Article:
The first thing that strikes you about Menzo is its location. The restaurant is down a narrow lane off Bo Yar Nyunt steet in Yaw Min Gyi, making it reminiscent of little dining outlets in the small back alleys hidden from the bustling streets of Tokyo, behind the capital’s skyscrapers and multifarious vending machines.
Here in Yangon, the sensation is not all that different. The traffic congestion in Yaw Min Gyi can be overwhelming, particularly during rush hour. Diverting into an unassuming lane and entering a brightly-lit restaurant is a great escape from the honks of horns and motor engines.
I’d been told by some Japanese expatriates that Menzo’s yakitori (from K1000 to K1500) is the best in the city. They were not wrong. It was extremely impressive. The yakitori, skewering different types of meat with kushi (bamboo sticks) and grilling them with high heat, carries a fiery zest. This zest reflects the art of simple Japanese grilling at its best. Offering around 20 types, covering tebasaki (chicken wings), butakata (pork), prawns, tamanegi (onion) and ninnik (garlic). Menzo’s reputation is well-earned.
Their ramen noodles (from K6000 to K9000) also deserve commendation. Especially in Yangon where many Japanese venues try to pass off watery noodle soup as the treasured Japanese dish.
Menzo’s tonkotsu (pork-based) stock is unctuous and rich. On top of its thick milky white broth lies a layer of creamy pork fat. The pork shoulder encapsulates the rich pork marrow flavour. You have the option of choosing the amount of ingredients, such as black fungus, seaweed and eggs.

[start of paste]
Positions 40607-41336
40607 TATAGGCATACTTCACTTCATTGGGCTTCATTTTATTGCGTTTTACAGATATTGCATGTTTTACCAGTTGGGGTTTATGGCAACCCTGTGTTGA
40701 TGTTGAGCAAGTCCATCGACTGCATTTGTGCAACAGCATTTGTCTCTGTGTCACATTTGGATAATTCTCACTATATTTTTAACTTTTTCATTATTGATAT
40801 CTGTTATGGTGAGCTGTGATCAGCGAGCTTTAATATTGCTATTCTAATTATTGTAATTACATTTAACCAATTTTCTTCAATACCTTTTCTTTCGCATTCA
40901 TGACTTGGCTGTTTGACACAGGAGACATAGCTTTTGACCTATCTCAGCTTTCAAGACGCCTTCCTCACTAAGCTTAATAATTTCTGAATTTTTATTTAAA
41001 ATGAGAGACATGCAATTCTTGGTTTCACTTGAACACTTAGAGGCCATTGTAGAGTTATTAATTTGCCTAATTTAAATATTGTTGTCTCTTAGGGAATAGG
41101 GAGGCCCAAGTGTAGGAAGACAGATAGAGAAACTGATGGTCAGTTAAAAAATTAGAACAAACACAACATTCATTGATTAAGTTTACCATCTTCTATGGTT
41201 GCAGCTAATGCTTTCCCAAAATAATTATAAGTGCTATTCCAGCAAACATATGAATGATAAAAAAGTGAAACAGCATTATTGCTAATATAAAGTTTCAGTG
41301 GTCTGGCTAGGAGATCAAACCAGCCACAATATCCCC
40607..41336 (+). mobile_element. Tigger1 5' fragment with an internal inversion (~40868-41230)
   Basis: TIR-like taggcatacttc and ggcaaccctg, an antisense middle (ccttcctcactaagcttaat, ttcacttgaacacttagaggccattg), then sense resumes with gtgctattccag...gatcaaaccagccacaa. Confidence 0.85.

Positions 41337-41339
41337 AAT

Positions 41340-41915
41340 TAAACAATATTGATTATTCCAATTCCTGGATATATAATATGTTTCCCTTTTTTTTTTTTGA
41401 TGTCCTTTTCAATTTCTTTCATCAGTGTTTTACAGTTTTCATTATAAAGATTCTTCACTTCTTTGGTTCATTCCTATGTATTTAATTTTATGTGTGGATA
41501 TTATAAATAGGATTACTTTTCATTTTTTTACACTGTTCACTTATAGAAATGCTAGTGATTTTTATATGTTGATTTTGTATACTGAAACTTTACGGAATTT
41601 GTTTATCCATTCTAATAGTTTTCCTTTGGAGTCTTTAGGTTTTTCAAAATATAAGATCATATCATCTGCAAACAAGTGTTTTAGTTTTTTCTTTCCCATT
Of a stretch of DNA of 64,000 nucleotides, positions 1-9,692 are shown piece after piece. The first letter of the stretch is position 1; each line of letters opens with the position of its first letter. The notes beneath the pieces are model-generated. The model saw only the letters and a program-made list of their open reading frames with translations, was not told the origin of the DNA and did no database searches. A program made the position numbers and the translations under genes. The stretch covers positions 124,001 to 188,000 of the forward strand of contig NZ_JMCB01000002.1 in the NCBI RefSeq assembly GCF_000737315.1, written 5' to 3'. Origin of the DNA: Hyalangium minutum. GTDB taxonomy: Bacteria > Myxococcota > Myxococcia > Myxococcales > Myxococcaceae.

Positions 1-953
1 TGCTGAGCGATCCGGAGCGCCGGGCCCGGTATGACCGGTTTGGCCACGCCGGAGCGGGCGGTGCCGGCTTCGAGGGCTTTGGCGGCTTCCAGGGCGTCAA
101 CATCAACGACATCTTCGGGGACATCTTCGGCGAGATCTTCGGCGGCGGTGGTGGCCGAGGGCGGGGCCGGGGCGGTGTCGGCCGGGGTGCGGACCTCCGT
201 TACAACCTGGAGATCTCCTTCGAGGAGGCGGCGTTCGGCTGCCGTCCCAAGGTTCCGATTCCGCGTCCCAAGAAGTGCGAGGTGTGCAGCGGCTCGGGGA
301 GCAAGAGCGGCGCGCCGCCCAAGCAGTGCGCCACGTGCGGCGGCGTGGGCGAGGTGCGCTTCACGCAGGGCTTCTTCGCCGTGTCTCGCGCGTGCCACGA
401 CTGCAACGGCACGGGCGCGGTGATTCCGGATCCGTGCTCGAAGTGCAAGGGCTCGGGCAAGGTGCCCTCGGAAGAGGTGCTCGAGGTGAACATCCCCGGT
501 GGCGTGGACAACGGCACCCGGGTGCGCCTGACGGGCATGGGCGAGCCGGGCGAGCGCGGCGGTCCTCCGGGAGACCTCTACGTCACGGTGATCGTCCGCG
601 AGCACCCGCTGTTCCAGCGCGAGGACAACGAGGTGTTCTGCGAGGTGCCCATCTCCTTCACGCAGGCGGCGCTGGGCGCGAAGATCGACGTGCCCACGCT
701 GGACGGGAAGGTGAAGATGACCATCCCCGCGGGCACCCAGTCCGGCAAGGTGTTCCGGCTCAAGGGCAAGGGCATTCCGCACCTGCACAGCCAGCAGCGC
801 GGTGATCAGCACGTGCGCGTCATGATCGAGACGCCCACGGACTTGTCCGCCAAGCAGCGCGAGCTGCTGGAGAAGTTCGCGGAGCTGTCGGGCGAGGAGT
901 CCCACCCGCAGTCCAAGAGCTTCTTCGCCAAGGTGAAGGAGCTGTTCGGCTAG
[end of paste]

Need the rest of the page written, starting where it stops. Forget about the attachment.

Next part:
An upgrade from tonkotsu to kuro mayu is a pleasant surprise. Kuro mayu adds to its pork stock a smoky and fragrant flavour of black sesame and garlic oil. Consequently, the colour is much darker and strikes a stark contrast to tonkotsu’s milky shade. The taste is even richer and more stimulating. The garlic oil on the surface looks like black ink, leading one to imagine the unlimited possibilities of Japanese calligraphy shodō.
Another Menzo delicacy is its gyoza (dumplings) between K2200 and K3500, which are sumptuous and fresh but not too oily. Avocado sashimi is nice addition, bringing with it a touch of greenery and healthy eating.
The service is professional. Waitresses are attentive. The restaurant presents Yangon a rare display of Western professionalism blended with Japanese hospitality (the employees always greet me with arigatōgozaimas repeatedly even after I have exited the door). Menzo’s parent company has operations across the region with different categories of dining options – this is probably the reason why the restaurant feels slightly commercial.
As with some other decent Japanese restaurants, it is a pity that Menzo does not have a dessert menu. No much-immortalised matcha mochi; no sesame ice cream. I am tempted to suggest that this is fatal to a dining experience, like a movie-goer anticipating the finale before realising that the curtain has fallen before the ending arrives. Just look at the popularity of green tea lattes in the likes of Lotteria and Chatime, and it won’t take long before another Japanese entrepreneur discovers the great potential of Japanese dessert in Myanmar.
Japanese Ramen Menzo
19/A, Unit-15, Bo Yar Nyunt street, Dagon township
Restaurant Rating: 4/5 stars